Thursdays from 10 A.M. – 2:30 P.M.
60 Enterprise Place
Middletown, NY 10941
- For previously spayed/neutered cats and dogs only
- Dogs must be on a leash and cats in a carrier
- Cash or credit with surcharge
T.A.R.A.’s vaccine clinic is running on a first-come, first-serve basis. Due to the number of clients we serve and the volume of services we provide, T.A.R.A.’s policy regarding wearing face masks while inside our building will continue for the time being. We appreciate your patience and understanding as we coordinate and do our best to provide this service for dogs and cats, as well as protecting the health of our friends and community.
This is a quick reference chart, please read more vaccine details below.
|Rabies||Both||Core||-||$15 (1 year)
$20 (3 year*)
|DA2PP/FVRCP||Both||Core||"Distemper"||$15 (1 year)
$25 (3 year)
|FeLV2**||Feline||Non-Core||"Feline Leukemia"||$25 (2 year)|
|*Proof of valid 1 year rabies needed to qualify to receive a 3 year rabies vaccine which includes serial/lot number, veterinarian’s name and expiration date.
**Must have negative test result prior to vaccination, if over 4 months of age.
Dogs over 4 months. Heartworm, Lyme, Ehrlichiosis, and Anaplasmosis.
Heartgard Plus, Interceptor Plus, Tri-Heart Plus. Must test negative first if over 4 months.
|Canine||$5-10 per month|
1-Month: Frontline Gold, Revolution Plus (cats only), Nexgard (dogs only).
3-Month: Bravecto** (dogs only).
8-Month: Seresto (collar)
tapeworms, hookworms, and roundworms.
|Both||$10 per dose (cats)
$20 per dose (dogs)
includes lifetime registration with HomeAgain
fresh stool sample required from within 24 hours before testing
|*Must show proof of continuous prevention since last heartworm test.
**12 weeks of coverage, 8 weeks for certain ticks.
***Intestinal dewormer is recommended for all puppies and kittens. Requires initial dose, plus an additional dose 3-4 weeks later.
Rabies (core vaccine — required by law)
What is it? Rabies is a deadly disease caused by a virus that attacks the nervous system. The virus is secreted in saliva and is usually transmitted to people and animals by a bite from an infected animal.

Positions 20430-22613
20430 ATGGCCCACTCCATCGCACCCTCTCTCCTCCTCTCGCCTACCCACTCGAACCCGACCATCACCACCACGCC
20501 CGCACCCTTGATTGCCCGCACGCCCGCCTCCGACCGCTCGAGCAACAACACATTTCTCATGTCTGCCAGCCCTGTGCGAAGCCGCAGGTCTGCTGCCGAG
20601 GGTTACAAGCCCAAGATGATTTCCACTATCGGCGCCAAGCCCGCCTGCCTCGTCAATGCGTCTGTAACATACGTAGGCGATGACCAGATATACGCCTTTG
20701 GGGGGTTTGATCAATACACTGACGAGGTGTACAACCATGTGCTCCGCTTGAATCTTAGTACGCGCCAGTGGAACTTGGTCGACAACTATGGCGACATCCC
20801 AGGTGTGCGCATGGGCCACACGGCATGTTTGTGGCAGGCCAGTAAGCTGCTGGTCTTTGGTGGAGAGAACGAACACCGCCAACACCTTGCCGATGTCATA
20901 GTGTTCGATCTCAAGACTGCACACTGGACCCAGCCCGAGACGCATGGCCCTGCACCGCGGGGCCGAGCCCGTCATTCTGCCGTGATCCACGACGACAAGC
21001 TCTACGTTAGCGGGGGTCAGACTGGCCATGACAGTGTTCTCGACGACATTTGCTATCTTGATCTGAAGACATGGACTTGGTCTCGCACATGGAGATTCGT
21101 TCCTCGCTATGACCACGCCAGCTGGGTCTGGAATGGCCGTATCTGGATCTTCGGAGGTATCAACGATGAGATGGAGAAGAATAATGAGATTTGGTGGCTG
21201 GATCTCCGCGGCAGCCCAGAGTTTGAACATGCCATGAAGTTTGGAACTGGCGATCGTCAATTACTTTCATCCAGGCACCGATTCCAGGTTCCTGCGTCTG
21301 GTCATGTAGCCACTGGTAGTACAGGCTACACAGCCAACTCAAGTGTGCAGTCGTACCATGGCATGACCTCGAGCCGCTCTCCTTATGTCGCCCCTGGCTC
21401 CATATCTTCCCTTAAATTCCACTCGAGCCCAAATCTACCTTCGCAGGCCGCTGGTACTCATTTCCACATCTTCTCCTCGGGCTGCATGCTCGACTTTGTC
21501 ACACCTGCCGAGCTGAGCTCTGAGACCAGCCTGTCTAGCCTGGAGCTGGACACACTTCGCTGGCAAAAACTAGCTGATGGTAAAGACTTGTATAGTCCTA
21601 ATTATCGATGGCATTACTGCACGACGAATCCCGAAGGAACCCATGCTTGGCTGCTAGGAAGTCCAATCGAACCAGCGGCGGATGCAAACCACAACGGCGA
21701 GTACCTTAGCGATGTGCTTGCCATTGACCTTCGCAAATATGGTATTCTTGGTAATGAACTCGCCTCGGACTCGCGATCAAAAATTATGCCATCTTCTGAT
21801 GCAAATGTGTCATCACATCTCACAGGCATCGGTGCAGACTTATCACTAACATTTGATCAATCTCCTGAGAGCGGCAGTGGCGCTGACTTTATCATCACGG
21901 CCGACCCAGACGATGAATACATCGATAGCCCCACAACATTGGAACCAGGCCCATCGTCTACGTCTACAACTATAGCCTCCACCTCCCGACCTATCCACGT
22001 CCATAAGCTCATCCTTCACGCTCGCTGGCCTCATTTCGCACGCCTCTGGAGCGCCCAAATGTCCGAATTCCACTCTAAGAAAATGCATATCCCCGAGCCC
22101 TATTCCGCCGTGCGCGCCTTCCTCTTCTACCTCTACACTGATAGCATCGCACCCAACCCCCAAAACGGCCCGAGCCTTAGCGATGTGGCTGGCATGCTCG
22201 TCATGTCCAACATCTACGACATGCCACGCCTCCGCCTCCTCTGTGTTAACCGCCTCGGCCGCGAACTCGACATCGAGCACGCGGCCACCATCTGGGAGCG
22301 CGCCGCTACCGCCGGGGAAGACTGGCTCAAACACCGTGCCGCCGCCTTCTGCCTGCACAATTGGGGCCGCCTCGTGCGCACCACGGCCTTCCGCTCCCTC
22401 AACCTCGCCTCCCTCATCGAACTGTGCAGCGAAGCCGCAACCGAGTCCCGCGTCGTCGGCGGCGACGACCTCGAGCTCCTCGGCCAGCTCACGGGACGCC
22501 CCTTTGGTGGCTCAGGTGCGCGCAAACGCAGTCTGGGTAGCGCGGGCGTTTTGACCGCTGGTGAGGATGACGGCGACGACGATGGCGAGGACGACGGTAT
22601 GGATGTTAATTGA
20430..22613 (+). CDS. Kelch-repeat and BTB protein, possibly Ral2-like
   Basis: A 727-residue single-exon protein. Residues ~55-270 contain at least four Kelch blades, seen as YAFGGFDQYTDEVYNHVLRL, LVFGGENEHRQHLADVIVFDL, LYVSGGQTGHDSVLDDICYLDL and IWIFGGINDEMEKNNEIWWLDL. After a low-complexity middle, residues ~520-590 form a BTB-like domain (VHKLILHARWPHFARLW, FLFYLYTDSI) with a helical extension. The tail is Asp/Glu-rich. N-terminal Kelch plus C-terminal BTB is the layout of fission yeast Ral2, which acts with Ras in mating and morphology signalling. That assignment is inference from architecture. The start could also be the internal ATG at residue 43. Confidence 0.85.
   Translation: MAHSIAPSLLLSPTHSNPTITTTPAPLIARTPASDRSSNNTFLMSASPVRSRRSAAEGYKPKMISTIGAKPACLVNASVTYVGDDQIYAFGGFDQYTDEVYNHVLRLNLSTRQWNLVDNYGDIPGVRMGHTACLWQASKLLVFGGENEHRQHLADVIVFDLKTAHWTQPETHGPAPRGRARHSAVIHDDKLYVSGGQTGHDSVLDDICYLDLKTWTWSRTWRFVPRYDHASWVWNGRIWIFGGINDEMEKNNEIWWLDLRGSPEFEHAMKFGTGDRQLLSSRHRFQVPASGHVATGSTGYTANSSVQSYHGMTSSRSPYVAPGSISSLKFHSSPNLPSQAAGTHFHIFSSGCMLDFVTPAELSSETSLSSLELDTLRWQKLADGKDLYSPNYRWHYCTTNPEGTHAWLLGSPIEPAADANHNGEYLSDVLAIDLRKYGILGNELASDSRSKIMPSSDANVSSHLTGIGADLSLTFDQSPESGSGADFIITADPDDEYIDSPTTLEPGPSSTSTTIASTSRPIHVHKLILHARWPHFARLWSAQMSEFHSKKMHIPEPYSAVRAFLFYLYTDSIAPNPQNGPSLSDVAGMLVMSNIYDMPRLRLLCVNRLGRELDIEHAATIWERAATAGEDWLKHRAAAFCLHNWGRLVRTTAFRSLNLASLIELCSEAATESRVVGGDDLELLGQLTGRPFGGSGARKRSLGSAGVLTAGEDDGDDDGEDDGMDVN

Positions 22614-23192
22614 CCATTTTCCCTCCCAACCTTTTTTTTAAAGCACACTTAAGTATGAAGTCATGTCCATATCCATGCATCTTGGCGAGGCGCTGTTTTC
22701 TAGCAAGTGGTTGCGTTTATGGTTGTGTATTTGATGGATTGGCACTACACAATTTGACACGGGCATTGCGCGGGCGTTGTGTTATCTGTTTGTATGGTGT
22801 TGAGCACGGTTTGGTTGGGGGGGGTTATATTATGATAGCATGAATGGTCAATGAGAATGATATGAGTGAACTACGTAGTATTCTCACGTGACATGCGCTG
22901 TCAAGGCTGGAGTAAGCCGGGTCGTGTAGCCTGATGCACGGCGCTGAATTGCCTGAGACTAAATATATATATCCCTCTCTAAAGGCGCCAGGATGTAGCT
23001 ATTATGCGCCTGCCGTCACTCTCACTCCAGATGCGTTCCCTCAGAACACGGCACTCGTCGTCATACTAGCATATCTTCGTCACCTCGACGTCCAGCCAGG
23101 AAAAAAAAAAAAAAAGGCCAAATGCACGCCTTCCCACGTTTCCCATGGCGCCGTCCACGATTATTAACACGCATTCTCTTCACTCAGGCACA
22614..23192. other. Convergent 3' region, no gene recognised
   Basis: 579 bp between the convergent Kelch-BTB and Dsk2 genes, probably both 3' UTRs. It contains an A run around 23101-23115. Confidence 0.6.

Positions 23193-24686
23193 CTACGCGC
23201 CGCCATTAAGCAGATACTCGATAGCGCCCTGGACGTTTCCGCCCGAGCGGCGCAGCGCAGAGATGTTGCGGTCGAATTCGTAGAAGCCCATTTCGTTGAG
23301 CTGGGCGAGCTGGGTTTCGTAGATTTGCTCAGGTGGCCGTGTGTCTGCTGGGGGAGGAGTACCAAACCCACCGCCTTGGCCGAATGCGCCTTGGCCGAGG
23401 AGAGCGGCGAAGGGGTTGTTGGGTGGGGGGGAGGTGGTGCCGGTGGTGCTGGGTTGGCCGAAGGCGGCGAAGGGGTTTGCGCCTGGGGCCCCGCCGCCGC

When to vaccinate? Can be administered in one dose, as early as three months of age. Annual revaccination is required. A three year rabies vaccine may be administered if the pet is up to date and written documentation is provided.
What else should I know? Rabies is 100% fatal to cats, dogs, and humans, with no treatment available. Prevention is key.
Canine Only Vaccines
Canine Distemper (core vaccine)
What is it? Canine distemper is a contagious and serious viral illness with no known cure. The vaccine is a 5 in 1 which helps prevent canine distemper, parvovirus (CPV), adenovirus type 1 (hepatitis) and type 2 (respiratory disease), and parainfluenza.
When to vaccinate? Can be administered as early as 6 weeks of age. The first time the vaccine is administered, two follow up doses are required 3-4 weeks apart. Annual single dose revaccination is recommended.
What else should I know? Young, unvaccinated puppies and non-immunized older dogs tend to be more susceptible. It is not recommended to bring your puppy around other dogs until at least one week after their final distemper dose is administered.
Bordetella (non-core vaccine)
What is it? Bordetella (“kennel cough”) is a highly contagious respiratory disease in dogs.
When to vaccinate? Can be administered in one intranasal dose, as early as 3 weeks of age. Annual revaccination is recommended.
What else should I know? This vaccine is highly recommended if your pet regularly visits dog care, grooming facilities or the dog park.
Influenza (non-core vaccine)
What is it? Canine influenza (“dog flu”) is a highly contagious respiratory disease in dogs.
When to vaccinate? Can be administered as early as 6 weeks of age. The first time administered, one follow up dose is required in 2-4 weeks. Annual single dose revaccination is recommended.
What else should I know? Unlike the seasonal flu in people, canine influenza can occur year round. There is no current evidence that it infects people.
Lyme (non-core vaccine)
What is it? Lyme disease is one of the most common tick-born diseases. Infection typically occurs after the disease-carrying tick has been attached to the dog for at least 2-3 days.
When to vaccinate? Can be administered as early as 9 weeks of age. If the dog is 6 months or older then a Lyme test should be performed. The first time the vaccine is administered, one follow up booster dose is required in 2-3 weeks. Annual single dose revaccination is recommended.
What else should I know? It is best to avoid areas where ticks are in high numbers and use a good tick preventive. If you do see a tick on your dog, remove it properly and safely.
Leptospirosis (non-core vaccine)
What is it? Leptospirosis is a bacterial infection that can cause severe health problems. Infection typically occurs after a dog has come in contact with urine from wild animals.
When to vaccinate? Can be administered as early as 8 weeks of age. The first time administered, one follow up dose is required in 2-4 weeks. Annual single dose revaccination is recommended.
What else should I know? Dogs who live near water, roam off leash, go camping/hiking or hunting are more exposed to Leptospirosis.
Feline Only Vaccines
Feline Distemper (core vaccine)
What is it? Protects cats against the highly contagious and life-threatening viral illnesses – calicivirus, rhinotracheitis, and panleukopenia (“feline distemper”).
When to vaccinate? Can be administered as early as 8 weeks of age. The first time the vaccine is administered, one follow up dose is required in 3-4 weeks. Annual single dose revaccination is recommended.
What else should I know? Cats under 1 year of age, as well as, pregnant and immune compromised cats are at the highest risk.